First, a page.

Handbooks of Research on Public Policy series
Edited by Robert Geyer and Paul Cairney
Chapter 22: Complexity and health policy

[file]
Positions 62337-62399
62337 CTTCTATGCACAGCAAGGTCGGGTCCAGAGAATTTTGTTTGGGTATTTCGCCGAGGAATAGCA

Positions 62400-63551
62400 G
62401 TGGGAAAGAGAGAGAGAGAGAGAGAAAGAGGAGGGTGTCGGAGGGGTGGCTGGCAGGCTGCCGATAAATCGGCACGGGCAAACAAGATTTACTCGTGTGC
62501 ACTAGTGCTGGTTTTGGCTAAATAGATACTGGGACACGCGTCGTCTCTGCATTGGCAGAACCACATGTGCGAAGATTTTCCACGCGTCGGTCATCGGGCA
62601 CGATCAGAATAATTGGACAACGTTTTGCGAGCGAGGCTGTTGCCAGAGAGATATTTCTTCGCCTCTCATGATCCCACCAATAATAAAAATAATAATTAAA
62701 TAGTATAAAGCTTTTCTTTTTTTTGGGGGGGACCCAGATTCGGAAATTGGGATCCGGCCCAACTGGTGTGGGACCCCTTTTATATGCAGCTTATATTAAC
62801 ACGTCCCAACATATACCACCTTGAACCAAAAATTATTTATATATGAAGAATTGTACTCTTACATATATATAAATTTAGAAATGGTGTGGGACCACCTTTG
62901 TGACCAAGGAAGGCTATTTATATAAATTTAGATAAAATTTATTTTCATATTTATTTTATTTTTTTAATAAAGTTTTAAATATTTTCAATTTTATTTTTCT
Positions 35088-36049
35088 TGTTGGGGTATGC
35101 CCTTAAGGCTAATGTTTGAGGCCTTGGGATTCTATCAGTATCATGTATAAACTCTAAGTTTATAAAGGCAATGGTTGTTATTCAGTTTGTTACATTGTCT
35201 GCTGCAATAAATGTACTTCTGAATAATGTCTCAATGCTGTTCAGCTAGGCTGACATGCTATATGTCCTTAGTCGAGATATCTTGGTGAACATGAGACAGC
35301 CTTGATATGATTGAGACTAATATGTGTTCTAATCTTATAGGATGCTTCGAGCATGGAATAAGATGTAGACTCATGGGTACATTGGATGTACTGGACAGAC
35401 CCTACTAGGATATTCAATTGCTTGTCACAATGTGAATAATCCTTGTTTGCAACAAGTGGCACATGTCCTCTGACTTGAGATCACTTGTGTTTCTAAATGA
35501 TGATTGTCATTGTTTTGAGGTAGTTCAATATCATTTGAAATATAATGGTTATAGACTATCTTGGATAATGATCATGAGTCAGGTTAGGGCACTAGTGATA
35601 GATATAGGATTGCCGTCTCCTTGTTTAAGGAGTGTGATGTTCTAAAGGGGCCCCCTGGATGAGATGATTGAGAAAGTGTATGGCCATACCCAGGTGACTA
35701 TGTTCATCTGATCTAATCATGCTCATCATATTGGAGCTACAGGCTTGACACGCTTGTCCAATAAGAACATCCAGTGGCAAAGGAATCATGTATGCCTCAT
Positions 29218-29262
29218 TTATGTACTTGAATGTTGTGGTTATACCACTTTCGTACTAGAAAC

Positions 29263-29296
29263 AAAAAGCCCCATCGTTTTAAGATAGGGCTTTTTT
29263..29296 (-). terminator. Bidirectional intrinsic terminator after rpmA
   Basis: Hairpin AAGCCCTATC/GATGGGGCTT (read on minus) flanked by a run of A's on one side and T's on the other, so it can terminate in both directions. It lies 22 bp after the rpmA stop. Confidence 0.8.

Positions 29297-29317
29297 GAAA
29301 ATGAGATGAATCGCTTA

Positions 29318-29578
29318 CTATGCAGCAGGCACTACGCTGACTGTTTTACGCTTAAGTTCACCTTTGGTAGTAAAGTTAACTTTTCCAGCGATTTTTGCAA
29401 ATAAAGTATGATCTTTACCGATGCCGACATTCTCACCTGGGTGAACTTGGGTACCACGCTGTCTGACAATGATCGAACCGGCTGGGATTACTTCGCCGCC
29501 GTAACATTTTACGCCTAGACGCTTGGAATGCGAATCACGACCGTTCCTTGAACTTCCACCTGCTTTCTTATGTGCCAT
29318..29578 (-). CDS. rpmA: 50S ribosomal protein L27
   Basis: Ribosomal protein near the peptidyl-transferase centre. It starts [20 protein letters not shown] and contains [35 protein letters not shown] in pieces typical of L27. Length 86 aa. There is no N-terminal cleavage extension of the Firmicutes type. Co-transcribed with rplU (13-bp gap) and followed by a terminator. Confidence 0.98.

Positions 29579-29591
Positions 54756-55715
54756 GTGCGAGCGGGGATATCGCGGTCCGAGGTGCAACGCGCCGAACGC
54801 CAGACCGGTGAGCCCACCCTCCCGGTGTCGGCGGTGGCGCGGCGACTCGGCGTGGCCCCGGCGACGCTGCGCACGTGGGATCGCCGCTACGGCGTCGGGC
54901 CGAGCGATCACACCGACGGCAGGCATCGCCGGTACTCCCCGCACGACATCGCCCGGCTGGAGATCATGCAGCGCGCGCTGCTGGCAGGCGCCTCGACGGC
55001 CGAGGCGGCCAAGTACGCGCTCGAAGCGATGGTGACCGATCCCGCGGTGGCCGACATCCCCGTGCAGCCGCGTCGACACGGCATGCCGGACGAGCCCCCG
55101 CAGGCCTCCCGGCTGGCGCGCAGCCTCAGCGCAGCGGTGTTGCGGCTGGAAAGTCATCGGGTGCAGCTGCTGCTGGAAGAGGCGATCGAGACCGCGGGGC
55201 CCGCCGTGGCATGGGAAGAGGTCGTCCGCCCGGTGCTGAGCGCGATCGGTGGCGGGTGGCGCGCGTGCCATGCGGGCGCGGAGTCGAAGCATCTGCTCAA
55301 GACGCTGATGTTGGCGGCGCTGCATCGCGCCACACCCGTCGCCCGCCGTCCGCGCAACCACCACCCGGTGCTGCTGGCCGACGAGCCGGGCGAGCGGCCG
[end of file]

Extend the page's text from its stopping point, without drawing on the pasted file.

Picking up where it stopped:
A much-cited article published in the British Medical Journal in 2001 by Paul Plsek and Trisha Greenhalgh has provided a powerful impetus for the application of complexity theory to the domain of health. This introductory article concluded with the following clarion call for complexity thinking: This introductory article has acknowledged the complex nature of health care in the 21st century, and emphasised the limitations of reductionist thinking and the ‘clockwork universe’ metaphor for solving clinical and organisational problems. To cope with escalating complexity in health care we must abandon linear models, accept unpredictability, respect (and utilise) autonomy and creativity, and respond flexibly to emerging patterns and opportunities. (Plsek and Greenhalgh, 2001: 628) Since the early 2000s, health policy has provided a fertile source of inspiration for those adopting a complexity perspective (Kernick, 2004; Haynes, 2008; Geyer, 2013; Marchal et al., 2013). In this chapter, I begin by addressing a number of questions that are central to this collection. The first question addressed is whether complexity theory is a coherent theoretical framework or a stock of useful concepts. I then briefly explore whether complexity theory has generated methodological and theoretical advances, and address the question of the nature of advice provided to those involved in policy processes using a complexity perspective.
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